Stressed About Your Baby's First Baths? Don't Be.

A stress free baby bath. 

Baby baths aren't as easy as they may look. Babies can be soapy, slippery little guys, and they can get chilled quickly, too. Parents like you said they wanted to take the stress out of first newborn baths and infant baths. Don't be stressed. Here's everything you need to know about a stress free bath. You've got this.

Tips for your first bath experiences at home

Get your bearings. Gather all necessary supplies. Here’s a running list to start.


Prefill. Fill the bath or basin with a few inches of warm water. Do this in advance, never while baby is in the tub, as water temperatures from the faucet can be inconsistent. In the end, you want comfortably warm to the inside of your arm or elbow, and not hot or cool. For those with temperature gauges, that is between 99.9 and 103.9 degrees Fahrenheit.

Keep it snuggly warm. Undress your baby on a warm surface like a towel. Babies lose body heat 25 times faster in water. Very quickly. Keep it stress-free by keeping them gently swaddled. Trust us. Warmer is calmer.

What about the umbilical cord? 

  • Babies are born with vernix on their skin, which hospitals don’t want to wash off, as it serves as both a barrier to infections, and helps retain heat. So, they may wait 24 hours
  • New studies show there is no increase of infection when the umbilical cord stump has not fully healed. So, after 24 hours, hospitals agree there is no increased risk of infection to having a bath and now tend to bathe fully submerged, umbilical cord.
  • As always, check with your Doctor if you have any concerns.
  • Young babies are especially sensitive to cold
  • Swaddle bathing is proven to reduce stress for the newborn and the parent.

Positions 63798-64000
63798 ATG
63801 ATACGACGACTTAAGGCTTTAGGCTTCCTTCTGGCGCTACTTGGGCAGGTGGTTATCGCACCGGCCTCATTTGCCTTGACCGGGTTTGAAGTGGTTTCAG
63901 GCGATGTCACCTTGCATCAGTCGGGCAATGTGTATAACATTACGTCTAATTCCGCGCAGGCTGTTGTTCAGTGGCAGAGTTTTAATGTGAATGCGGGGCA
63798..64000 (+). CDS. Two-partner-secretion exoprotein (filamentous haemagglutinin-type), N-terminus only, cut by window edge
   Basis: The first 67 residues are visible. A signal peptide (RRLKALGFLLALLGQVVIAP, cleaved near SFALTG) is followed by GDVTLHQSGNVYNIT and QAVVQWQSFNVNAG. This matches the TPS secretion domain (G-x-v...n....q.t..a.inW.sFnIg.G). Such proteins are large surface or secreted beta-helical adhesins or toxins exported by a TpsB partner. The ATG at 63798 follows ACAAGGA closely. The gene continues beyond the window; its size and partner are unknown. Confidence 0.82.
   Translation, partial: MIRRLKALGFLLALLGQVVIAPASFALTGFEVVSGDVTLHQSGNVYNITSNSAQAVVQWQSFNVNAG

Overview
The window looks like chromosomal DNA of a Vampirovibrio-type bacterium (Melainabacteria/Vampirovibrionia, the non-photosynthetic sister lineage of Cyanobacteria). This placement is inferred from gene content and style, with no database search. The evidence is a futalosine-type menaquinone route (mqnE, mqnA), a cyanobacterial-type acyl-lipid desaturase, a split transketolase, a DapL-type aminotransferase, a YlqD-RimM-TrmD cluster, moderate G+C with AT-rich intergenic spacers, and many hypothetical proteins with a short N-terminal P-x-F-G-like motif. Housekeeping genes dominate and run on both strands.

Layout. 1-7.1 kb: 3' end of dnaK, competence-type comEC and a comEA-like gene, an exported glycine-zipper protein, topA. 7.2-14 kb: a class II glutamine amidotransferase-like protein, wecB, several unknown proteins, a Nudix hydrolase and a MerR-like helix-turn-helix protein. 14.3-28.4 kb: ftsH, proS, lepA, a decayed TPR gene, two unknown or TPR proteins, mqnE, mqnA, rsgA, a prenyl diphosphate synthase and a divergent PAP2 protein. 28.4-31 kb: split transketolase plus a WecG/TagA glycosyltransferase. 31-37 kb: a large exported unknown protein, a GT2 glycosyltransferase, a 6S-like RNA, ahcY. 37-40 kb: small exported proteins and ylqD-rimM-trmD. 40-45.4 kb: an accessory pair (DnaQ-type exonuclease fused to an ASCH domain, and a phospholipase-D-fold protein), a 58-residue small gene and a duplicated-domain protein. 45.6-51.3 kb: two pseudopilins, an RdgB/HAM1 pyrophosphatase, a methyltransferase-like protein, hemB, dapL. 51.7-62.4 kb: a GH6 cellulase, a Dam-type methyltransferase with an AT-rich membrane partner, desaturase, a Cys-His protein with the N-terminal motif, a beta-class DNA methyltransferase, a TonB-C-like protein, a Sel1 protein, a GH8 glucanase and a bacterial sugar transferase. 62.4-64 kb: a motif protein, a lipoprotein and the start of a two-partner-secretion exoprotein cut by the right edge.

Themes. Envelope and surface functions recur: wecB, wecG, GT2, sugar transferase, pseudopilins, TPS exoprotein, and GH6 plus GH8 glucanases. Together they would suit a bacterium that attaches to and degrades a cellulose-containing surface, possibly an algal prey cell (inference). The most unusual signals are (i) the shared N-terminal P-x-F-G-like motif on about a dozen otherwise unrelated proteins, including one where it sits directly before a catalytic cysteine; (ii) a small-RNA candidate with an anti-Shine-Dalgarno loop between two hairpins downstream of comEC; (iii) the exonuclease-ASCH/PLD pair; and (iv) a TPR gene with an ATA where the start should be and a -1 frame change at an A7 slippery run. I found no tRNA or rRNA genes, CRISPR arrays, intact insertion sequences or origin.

Best Practice: Swaddle immersion bathing.

    best practice warm hug bath swaddle Who doesn't love a warm, cuddly bath? When you think of your own baths, and how uncomfortable it is when the water temperature is incorrect, you can empathize with newborns who came from a perfect warm, womb environment. It's no surprise then, that UC Poudre Valley Health reports that 93% of babies show signs of stress and cry during a sponge bath. Edna Sailer knew that they needed to update practices, so here, swaddle immersion bathing is a “new, best practice.” Why? Remember that 93 percent who cried during a sponge bath? Swaddle immersion bathing brought that number down to 38 percent. 

    Why the protocol?  

    “Most of the time with a (traditional) sponge bath, the baby will cry, and you see the parents turn away,” said PVH Women’s Care Unit RN Edna Sailer, who spearheaded a new swaddle immersion bath protocol for a healthy term newborn. “It can be a bit dramatic for both parent and baby.” That’s why the new protocol of swaddle immersion bathing was instituted.

     Image result for swaddle immersion bath edna sailer

     Easy 1-2-3 How to

    Support. Holding your baby in the loose swaddle that opens in the front, support the head and underarm with one hand and use your other hand to support the baby’s bottom. 

    Slow dip. Gently dip your swaddled baby in the water feet first, using your other hand to support the baby’s bottom.

    Let them warm up to the idea. Talk to them. Sing. Know that this by nature unplugged time together is building their connection with you. Focus on the eyes, then the face. Both with washing, and with your gaze.

      Enjoy your no stress baby bath! 

      A great gift for a new or soon to be parent. New colors!


      Sarah is a birth mom, adoptive mom, wife, working mom and optimist. She is the founder of Hummingbird Infant and shares this so parents understand the latest in newborn bathing. Sign up for our free confidence-boosting monthly Baby Buzz email for insights to help you in your parenting journey.